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“ [410] his hand under it without breaking the law.” I have no time to speak of his still more remarkable success in the House of Commons. Of Flood's failure there, Grattan had said, “He was an oak of the forest, too old and too great to be transplanted at fifty.” Grattan's own success there was but moderate. The power O'Connell wielded against varied, bitter, and unscrupulous opposition was marvellous. I have no time to speak of his personal independence, his deliberate courage, moral and physical, his unspotted private character, his unfailing hope, the versatility of his talent, his power of tireless work, his ingenuity and boundless resource, his matchless self-possession in every emergency, his ready and inexhaustible wit; but any reference to O'Connell that omitted his eloquence would be painting Wellington in the House of Lords without mention of Torres Vedras or Waterloo.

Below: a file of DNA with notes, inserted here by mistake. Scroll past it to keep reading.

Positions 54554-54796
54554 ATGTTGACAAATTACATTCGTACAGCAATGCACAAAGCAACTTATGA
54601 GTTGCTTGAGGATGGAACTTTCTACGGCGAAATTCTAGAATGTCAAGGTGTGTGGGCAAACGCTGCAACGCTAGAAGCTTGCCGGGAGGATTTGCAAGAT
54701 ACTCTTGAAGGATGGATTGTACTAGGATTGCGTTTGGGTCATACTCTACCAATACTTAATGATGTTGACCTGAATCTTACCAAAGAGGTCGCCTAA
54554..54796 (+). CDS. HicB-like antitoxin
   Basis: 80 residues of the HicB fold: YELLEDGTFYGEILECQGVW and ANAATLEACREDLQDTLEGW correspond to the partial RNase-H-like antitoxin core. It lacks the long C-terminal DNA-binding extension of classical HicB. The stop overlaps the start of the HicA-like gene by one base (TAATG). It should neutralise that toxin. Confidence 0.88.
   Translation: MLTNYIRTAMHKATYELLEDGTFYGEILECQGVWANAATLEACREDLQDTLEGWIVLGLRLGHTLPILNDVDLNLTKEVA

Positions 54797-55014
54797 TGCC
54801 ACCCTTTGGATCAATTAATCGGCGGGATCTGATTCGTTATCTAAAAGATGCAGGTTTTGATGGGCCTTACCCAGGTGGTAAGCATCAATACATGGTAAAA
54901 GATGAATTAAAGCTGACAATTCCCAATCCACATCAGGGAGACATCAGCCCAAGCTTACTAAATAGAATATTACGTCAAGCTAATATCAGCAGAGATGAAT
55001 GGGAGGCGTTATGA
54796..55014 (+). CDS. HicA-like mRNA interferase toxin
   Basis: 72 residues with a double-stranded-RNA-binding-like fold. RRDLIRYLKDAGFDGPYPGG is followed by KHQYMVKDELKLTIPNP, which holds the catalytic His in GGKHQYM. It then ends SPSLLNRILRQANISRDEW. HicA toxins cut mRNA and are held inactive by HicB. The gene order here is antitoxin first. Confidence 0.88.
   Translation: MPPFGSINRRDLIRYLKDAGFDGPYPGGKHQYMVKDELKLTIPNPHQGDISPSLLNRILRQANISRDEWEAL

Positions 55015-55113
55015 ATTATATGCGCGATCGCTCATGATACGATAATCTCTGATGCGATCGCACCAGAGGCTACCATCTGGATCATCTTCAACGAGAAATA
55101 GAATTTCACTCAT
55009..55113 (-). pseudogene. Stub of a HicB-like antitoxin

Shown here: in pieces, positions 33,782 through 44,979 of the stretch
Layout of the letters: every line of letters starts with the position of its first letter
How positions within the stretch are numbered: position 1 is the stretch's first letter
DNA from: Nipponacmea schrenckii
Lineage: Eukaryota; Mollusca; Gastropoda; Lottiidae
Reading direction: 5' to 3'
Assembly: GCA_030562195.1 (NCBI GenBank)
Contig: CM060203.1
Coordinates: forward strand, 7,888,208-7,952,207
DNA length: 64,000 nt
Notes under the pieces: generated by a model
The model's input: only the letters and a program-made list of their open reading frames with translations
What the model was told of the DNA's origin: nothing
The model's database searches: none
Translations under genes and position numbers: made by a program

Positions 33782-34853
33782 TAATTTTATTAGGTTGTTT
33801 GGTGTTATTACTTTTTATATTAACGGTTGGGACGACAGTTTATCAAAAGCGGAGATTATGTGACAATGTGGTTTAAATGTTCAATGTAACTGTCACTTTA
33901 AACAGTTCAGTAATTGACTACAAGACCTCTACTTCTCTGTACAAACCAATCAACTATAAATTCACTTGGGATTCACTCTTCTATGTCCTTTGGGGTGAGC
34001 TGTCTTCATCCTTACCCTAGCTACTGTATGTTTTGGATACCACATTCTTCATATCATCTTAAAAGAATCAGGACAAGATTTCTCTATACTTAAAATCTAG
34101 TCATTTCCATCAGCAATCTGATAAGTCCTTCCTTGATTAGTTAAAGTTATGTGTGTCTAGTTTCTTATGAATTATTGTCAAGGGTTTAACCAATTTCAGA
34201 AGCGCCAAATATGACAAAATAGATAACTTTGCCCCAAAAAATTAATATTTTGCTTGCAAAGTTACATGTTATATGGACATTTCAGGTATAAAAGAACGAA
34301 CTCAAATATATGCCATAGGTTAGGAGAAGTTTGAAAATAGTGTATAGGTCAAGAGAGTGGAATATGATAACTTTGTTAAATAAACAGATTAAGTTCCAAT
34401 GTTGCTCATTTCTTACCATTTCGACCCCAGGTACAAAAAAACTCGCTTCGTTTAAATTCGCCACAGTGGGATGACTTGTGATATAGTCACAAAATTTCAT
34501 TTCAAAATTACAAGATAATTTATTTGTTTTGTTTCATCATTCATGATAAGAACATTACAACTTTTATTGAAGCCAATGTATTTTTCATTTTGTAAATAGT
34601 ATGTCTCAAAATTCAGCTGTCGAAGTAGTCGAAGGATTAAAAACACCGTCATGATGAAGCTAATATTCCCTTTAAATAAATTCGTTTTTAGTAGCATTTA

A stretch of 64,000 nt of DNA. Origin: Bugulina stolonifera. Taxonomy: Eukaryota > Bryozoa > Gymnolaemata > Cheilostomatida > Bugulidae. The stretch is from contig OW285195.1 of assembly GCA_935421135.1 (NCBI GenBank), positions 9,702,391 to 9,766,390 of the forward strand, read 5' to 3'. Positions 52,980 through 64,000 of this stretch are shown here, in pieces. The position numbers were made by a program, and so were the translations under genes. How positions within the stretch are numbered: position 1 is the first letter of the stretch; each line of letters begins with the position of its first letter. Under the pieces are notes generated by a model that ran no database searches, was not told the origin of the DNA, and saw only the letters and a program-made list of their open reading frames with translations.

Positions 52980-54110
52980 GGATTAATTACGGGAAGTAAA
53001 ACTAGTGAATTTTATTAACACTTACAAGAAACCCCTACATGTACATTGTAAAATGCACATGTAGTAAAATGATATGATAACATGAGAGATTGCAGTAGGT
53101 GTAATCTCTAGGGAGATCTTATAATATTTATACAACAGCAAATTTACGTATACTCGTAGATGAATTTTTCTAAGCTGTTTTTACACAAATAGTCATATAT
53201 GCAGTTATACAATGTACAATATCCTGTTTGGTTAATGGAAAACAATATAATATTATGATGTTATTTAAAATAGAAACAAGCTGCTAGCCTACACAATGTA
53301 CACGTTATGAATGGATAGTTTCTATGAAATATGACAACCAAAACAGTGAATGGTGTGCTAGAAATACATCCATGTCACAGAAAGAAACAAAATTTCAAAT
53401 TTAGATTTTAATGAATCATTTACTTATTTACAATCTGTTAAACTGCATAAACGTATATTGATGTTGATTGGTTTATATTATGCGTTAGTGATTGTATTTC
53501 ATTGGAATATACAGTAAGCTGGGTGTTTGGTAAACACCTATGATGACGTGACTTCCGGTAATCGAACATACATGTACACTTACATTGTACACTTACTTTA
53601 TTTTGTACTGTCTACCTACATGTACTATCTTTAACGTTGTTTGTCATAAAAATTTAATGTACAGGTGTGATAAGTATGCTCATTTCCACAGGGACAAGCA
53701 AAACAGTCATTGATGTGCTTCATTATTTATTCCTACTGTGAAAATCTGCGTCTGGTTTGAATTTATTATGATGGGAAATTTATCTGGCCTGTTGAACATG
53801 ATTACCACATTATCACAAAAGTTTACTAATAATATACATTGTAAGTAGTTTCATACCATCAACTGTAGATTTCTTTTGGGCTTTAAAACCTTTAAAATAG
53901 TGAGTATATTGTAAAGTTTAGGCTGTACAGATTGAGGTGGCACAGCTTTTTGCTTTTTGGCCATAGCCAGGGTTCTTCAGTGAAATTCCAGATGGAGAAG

Broadly considered, his eloquence has never been equalled in modern times, certainly not in English speech. Do you think I am partial? I will vouch John Randolph of Roanoke, the Virginia slave-holder, who hated an Irishman almost as much as he hated a Yankee, himself an orator of no mean level. Hearing O'Connell, he exclaimed, “This is the man, these are the lips, the most eloquent that speak English in my day.” I think he was right. I remember the solemnity of Webster, the grace of Everett, the rhetoric of Choate; I know the eloquence that lay hid in the iron logic of Calhoun; I have melted beneath the magnetism of Sergeant S. Prentiss, of Mississippi, who wielded a power few men ever had. It has been my fortune to sit at the feet of the great speakers of the English tongue on the other side of the ocean. But I think all of them together never surpassed, and no one of them ever equalled, O'Connell. Nature intended him for our

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